Now our stress lessened a little, we also heard less shooting. So we felt a little safer.

I can say that what I really remember about our walk is that there were no bottles of water, which means that no one had water. There were pipes, the pipes you have in the field for watering plants, that you can turn on. Every so often, for the four hours that we were walking, there were three of those, so people would just stop and spray a bit of water on themselves to try to refresh themselves a little.

"Every so often, when I saw someone having real difficulty, I gave them a sip of water, I tried to say a few comforting words"

It was just a small ray of light, to see that water.

There were people who were not interested in water at all, they just wanted to walk as fast as possible, which is completely understandable.

For me, it was important to drink a little. Because I didn’t know how long we would really be walking, and at the end of the day, water is the most important thing. At one point, I saw a pipe and a lot of people were drinking and I thought, I don’t know if we’ll pass another one like this.

So I just started to look for bottles on the ground. I found a bottle that had been on the ground for, I don’t know, about two years. I washed it as much as I could, filled it with water, and then I had about half a liter for the whole walk. Every so often, when I saw someone having real difficulty, I gave them a sip of water, I tried to say a few comforting words, as much as possible.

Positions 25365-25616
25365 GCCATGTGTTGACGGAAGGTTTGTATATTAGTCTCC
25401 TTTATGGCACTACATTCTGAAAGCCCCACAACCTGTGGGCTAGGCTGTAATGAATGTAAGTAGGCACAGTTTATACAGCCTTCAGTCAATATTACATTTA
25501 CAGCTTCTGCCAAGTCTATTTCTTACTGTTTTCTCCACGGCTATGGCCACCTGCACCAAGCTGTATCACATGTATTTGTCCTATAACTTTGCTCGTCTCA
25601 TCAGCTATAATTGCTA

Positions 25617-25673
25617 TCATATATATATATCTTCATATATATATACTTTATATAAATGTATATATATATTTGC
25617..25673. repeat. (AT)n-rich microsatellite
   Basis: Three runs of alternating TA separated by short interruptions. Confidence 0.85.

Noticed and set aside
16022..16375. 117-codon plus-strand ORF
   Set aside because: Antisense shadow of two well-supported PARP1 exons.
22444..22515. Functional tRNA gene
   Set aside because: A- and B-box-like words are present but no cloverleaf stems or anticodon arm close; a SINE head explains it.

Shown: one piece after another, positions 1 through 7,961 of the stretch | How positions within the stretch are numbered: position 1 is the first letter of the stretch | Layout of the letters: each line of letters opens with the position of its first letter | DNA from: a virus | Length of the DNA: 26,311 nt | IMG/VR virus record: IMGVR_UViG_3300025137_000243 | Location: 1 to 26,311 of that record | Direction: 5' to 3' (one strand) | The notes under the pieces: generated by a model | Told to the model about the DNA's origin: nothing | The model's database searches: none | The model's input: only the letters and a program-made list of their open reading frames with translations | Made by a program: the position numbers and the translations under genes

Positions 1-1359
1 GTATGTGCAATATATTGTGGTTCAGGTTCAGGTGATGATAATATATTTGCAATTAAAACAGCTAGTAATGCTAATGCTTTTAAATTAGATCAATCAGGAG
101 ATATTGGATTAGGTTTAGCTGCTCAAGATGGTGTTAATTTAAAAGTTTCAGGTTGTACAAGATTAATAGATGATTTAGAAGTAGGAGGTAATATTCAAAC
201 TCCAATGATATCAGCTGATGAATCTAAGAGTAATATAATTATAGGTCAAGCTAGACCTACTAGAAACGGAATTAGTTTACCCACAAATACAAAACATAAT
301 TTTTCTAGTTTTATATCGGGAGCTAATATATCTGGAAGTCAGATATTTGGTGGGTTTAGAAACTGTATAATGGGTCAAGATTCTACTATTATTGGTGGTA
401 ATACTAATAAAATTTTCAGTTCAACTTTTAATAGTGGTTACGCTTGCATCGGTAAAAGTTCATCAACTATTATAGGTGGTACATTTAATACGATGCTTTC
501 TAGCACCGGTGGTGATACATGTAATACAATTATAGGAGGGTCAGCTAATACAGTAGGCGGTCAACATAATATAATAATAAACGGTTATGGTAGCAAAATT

The entire experience, every conversation we had on the way was just, “What insanity,” “This feels like we’re in a movie.” That’s just what we heard the most.

But the people in the group were so mentally strong. Everyone helping each other, encouraging each other. It was just unbelievable.

Yes, I know the situation was not a happy one, but there were so many heroes who helped with kind words. I remember that on the way, after we started following that policeman, after a few hours, we had three or four security people around us. Two or three policemen with some kind of weapon, and a few more people, a Special Patrol Unit or something. I have no idea, they had black shirts and they explained to us more or less what to do.

It's enough to have someone, two or three security personnel, who give some kind of hope and some kind of calm, so they really did a great job. I have no idea who they are, if they will read this, but I really really thank them. I truly think that those people saved hundreds of people.